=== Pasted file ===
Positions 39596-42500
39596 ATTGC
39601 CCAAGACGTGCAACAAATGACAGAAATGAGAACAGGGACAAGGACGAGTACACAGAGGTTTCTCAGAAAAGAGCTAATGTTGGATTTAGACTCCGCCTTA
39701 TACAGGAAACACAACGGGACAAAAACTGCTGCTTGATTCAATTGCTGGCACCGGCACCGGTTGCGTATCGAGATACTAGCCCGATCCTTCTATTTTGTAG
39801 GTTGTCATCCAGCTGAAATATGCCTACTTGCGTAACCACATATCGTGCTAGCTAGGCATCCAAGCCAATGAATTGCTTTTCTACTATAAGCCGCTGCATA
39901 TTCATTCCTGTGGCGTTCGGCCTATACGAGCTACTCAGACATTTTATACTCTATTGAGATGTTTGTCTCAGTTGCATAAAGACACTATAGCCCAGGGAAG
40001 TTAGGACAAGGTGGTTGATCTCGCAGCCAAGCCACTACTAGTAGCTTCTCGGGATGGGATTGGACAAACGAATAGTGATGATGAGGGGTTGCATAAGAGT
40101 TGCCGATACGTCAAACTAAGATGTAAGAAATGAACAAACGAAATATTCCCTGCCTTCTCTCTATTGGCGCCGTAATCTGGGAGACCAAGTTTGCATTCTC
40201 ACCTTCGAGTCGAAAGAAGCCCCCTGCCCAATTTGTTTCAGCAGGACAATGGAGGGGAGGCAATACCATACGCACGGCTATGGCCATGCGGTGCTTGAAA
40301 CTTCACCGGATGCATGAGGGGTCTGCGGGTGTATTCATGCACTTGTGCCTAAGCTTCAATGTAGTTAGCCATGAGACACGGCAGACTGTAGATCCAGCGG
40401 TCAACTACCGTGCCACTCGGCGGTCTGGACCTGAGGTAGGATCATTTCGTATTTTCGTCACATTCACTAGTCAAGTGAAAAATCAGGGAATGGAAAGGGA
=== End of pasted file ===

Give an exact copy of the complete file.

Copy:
Positions 39596-42500
39596 ATTGC
39601 CCAAGACGTGCAACAAATGACAGAAATGAGAACAGGGACAAGGACGAGTACACAGAGGTTTCTCAGAAAAGAGCTAATGTTGGATTTAGACTCCGCCTTA
39701 TACAGGAAACACAACGGGACAAAAACTGCTGCTTGATTCAATTGCTGGCACCGGCACCGGTTGCGTATCGAGATACTAGCCCGATCCTTCTATTTTGTAG
39801 GTTGTCATCCAGCTGAAATATGCCTACTTGCGTAACCACATATCGTGCTAGCTAGGCATCCAAGCCAATGAATTGCTTTTCTACTATAAGCCGCTGCATA
39901 TTCATTCCTGTGGCGTTCGGCCTATACGAGCTACTCAGACATTTTATACTCTATTGAGATGTTTGTCTCAGTTGCATAAAGACACTATAGCCCAGGGAAG
40001 TTAGGACAAGGTGGTTGATCTCGCAGCCAAGCCACTACTAGTAGCTTCTCGGGATGGGATTGGACAAACGAATAGTGATGATGAGGGGTTGCATAAGAGT
40101 TGCCGATACGTCAAACTAAGATGTAAGAAATGAACAAACGAAATATTCCCTGCCTTCTCTCTATTGGCGCCGTAATCTGGGAGACCAAGTTTGCATTCTC
40201 ACCTTCGAGTCGAAAGAAGCCCCCTGCCCAATTTGTTTCAGCAGGACAATGGAGGGGAGGCAATACCATACGCACGGCTATGGCCATGCGGTGCTTGAAA
40301 CTTCACCGGATGCATGAGGGGTCTGCGGGTGTATTCATGCACTTGTGCCTAAGCTTCAATGTAGTTAGCCATGAGACACGGCAGACTGTAGATCCAGCGG
40401 TCAACTACCGTGCCACTCGGCGGTCTGGACCTGAGGTAGGATCATTTCGTATTTTCGTCACATTCACTAGTCAAGTGAAAAATCAGGGAATGGAAAGGGA